This work is clearly a determined response to the condition that we already call postmodern. At the level of social life, it is avowedly a response to a perceived loss of authenticity and honesty in social relations; at the level of theory in the human sciences, it is a response to the aforementioned abyss, and to the conundrums of post-structuralism. As such I think it deserves our attention, whatever it looks like. However, there is here, it seems to me, a rather clever and even disguised return to the thematics and ideologies of modernist anthropology and the human sciences: in my own terms, a return to the paranoia of general knowledge. But for Tyler that general knowledge is obviously not the holistic sum of a number of parts (which construct can sometimes at least lay a claim to being materialist, as Fredric Jameson often demonstrates).  Tyler's general knowledge is perhaps even more transcendental than mere traditional western holism. It is in fact a kind of synaesthetic gathering of a phenomenological sense of being into a conflated word/action nexus of speech. This kind of synaesthesia seems to me to be quite analogous in many ways to the ideological and theoretical reductionism and nostalgia of fascism. My worry is that while so many theorists in the western academy are rendered immobile, whirling in a kind of low-grade stasis, faced with the impasses of post-structuralism and indeed of postmodernism itself, Tyler's kind of sense of community (and thus of politics), and its subvention by the authority of a return to a quasi-Platonic mysticism, might begin to look to many rather more attractive than not as a way of emerging from those impasses and leaving them behind.
Whatever the theoretical objections that might be made to Tyler's points, it does seem possible that such work could have an attraction at the fringes of the deconstructive project. While Tyler disagrees somewhat with most of Derrida's "positions," it is clear that he has read and been influenced by deconstruction. The disagreement with Derrida seems to stem largely from differing understandings of Heidegger. Tyler's Heidegger is approvingly contrasted to Derrida at one point (p.47) because he uses "verbalized nouns" where the latter favors "juxtaposed nouns": according to Tyler "the Western lust for the noun, the res " has been properly counteracted by "the verb, verba ." Tyler's Heidegger is perhaps best represented, in On the Way to Language,  by his notion of the "showing of saying," where word and action are once more whole and united. (cf. p.186) This formulation of Heidegger's might be taken to stand as a formulation of Tyler's peculiarised "general knowledge" which is posed against what he might understand as the general relativism of deconstruction. But of course, it is by means of exactly such a disagreement that the propinquity of both sides to a kind of Heraclitean epistemological structure might be discerned. Tyler's virtue, perhaps, is to have allowed a glimpse, to a degree that deconstruction refuses to do, of the political and social implications of the terms of such an epistemology and its dialectically bound terms.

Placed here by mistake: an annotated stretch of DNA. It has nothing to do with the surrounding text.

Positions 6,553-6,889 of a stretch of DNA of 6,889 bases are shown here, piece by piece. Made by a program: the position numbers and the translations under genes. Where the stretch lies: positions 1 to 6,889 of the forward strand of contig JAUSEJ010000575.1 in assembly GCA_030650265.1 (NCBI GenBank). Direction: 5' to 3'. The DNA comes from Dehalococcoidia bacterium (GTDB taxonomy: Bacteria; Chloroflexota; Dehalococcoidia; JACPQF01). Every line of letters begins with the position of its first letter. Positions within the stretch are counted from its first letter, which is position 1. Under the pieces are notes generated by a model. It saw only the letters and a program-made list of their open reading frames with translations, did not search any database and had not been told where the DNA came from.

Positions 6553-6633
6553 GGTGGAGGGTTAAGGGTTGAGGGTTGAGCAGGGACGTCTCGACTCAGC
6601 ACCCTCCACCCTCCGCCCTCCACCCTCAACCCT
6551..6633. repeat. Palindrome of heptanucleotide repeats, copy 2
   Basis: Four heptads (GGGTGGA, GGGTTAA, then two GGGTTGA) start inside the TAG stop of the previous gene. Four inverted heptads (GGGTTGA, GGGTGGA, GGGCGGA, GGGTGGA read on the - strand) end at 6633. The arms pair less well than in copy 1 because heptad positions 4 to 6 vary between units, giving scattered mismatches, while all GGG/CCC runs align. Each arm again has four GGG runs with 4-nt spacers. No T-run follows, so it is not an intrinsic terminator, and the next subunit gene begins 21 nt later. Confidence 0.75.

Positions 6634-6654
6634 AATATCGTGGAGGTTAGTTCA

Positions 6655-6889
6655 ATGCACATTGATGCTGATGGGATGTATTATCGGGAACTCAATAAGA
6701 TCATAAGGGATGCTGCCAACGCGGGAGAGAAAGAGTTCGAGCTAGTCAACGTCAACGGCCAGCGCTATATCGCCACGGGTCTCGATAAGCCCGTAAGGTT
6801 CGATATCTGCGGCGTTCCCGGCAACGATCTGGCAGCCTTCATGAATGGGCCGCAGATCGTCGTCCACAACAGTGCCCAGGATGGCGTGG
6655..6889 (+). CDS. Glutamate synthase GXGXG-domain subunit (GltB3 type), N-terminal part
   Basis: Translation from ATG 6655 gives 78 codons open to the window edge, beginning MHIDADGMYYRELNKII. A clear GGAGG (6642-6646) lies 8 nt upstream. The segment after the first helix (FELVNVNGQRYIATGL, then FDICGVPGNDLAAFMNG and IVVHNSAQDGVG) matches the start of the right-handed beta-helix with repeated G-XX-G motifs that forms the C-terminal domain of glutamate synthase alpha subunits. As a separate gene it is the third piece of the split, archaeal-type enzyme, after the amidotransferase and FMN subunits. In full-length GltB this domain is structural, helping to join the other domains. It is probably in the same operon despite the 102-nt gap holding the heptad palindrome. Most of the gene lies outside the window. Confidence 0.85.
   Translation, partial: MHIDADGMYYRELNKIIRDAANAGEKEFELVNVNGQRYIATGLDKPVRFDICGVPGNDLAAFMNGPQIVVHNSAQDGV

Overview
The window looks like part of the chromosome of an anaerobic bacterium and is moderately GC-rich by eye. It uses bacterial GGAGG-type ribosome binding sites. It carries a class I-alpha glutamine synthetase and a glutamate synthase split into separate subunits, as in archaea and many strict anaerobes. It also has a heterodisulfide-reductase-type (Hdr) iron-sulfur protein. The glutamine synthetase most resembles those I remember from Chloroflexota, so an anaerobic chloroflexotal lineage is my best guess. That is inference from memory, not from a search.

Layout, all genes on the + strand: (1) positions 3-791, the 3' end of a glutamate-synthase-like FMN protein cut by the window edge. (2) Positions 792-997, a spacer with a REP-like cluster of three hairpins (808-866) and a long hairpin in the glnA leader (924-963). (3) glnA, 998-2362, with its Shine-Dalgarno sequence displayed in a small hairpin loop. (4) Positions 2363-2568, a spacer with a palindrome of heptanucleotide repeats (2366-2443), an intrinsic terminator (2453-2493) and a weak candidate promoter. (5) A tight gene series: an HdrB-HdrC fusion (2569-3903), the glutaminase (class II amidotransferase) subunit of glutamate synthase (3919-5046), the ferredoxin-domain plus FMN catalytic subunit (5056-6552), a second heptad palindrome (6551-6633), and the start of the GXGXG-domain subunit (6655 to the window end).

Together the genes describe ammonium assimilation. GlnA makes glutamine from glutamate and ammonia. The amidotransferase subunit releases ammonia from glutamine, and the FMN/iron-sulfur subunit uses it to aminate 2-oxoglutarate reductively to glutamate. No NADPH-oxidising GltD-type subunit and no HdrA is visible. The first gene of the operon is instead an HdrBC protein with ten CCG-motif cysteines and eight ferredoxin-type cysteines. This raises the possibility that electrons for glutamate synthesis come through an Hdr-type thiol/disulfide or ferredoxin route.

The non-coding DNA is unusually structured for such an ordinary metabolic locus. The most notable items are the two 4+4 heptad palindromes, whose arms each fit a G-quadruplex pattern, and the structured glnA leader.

Perhaps Tyler's is the only way to both pass beyond some of the seemingly impenetrable problems of post-structuralism while at the same time recognising how much they constitute a necessary component of current theoretical investigations in the west. On the other hand, if Tyler's attempt to adumbrate a new (old?) logic of the nexus of speech and writing is a response and a rebuttal of Derrida's view of the marginalisation of writing, it may be possible to offer other kinds of rebuttal. One thinks here, for example, of Jean Louis Schefer's efforts to explain writing as itself the agent of an alienation. For Schefer, the investigative beginnings of a history of representation different from Tyler's would be not the philosophy of the Greeks, but rather the epistemological break that occurs with Augustine and the establishment of a specifically Christian practice of writing. The claim would be that writing is scarcely the repressed of western logocentrism, but rather that which suppresses a history of the body.